Writer. He embarked on law studies in 1914, then he was moved as a foot soldier to Galicia (Poland) and to Bucovina (Ukraine). In 1916 he became a war prisoner in Russia. This is where he decided to become an author. After multiple moves and troubles he was released in the summer of 1920 and went back to Vienna. He continued his studies and changed his subjects to psychology and history. During this time he published his first articles in newspapers and started to work on poems and on his first novel. In 1925 he completed his Phd-studies; his two books published two years ago had been unsuccessful. His relationship with national socialism that had been on the rise in Austria since 1933 was contradictory: In his works the Nazi-ideals were never represented but he was a member of the NSDAP party and used his thus gained connections to publish his works in their newspapers and tried to get his books published (without success). In 1936 he had started to distance himself gradually from the party (but never left it) and converted to catholicism in 1940. From 1951 onwards his books started increasingly to get published and they gained publicity and a very positive reception. From this time on he received many Austrian and German literary prizes. In 1966 in Germany a literary prize in his honour was donated on the occasion of Doderer's 100th birth anniversary: the Heimito-von-Doderer literary prize.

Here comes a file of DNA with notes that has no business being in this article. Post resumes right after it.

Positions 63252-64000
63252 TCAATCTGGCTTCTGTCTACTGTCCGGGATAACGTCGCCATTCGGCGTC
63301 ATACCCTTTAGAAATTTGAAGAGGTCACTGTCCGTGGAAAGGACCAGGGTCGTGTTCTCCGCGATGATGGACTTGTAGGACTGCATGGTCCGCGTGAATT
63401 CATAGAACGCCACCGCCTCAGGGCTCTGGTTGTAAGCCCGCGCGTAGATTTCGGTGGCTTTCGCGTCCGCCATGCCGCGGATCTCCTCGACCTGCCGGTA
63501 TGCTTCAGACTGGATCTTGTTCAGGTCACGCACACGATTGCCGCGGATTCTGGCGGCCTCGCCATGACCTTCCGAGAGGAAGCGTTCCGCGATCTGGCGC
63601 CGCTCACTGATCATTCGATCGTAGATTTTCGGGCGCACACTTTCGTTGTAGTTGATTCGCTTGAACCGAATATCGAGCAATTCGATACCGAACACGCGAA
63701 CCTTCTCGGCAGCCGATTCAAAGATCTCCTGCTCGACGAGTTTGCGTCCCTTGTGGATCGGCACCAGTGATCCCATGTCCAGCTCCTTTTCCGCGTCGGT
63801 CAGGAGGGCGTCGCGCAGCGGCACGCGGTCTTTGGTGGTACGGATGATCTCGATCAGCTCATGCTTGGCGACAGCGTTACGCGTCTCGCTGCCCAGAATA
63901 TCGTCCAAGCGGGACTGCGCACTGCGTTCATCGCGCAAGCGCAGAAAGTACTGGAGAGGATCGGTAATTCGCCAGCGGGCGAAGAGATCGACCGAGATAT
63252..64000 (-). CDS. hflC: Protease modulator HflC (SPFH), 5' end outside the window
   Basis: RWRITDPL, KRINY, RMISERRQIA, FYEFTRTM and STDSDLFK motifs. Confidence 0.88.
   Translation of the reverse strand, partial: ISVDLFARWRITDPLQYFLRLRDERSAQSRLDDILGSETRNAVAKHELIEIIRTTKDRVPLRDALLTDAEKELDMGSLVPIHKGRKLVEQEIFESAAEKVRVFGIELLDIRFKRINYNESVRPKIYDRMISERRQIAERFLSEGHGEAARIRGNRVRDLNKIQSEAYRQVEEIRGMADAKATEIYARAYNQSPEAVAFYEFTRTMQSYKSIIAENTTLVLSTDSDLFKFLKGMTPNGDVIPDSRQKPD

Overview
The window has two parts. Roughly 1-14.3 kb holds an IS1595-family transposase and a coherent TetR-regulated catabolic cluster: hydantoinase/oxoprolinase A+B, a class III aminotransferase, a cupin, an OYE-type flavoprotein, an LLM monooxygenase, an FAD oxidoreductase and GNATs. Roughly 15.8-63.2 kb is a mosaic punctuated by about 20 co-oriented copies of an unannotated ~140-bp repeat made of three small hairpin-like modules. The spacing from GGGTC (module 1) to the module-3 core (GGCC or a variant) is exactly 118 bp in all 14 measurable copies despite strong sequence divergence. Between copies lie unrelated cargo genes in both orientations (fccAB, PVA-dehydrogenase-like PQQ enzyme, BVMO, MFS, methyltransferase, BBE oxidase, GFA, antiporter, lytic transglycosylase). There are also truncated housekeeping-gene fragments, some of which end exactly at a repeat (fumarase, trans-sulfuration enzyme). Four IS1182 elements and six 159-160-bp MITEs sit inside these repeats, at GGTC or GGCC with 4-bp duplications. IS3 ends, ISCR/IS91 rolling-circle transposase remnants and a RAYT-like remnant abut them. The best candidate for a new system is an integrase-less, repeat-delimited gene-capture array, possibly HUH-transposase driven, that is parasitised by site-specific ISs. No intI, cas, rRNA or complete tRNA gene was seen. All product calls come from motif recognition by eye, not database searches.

Hic et nunc, semper paratus! was Doderer's Latin motto during his lifetime. It means: Here and now, always prepared.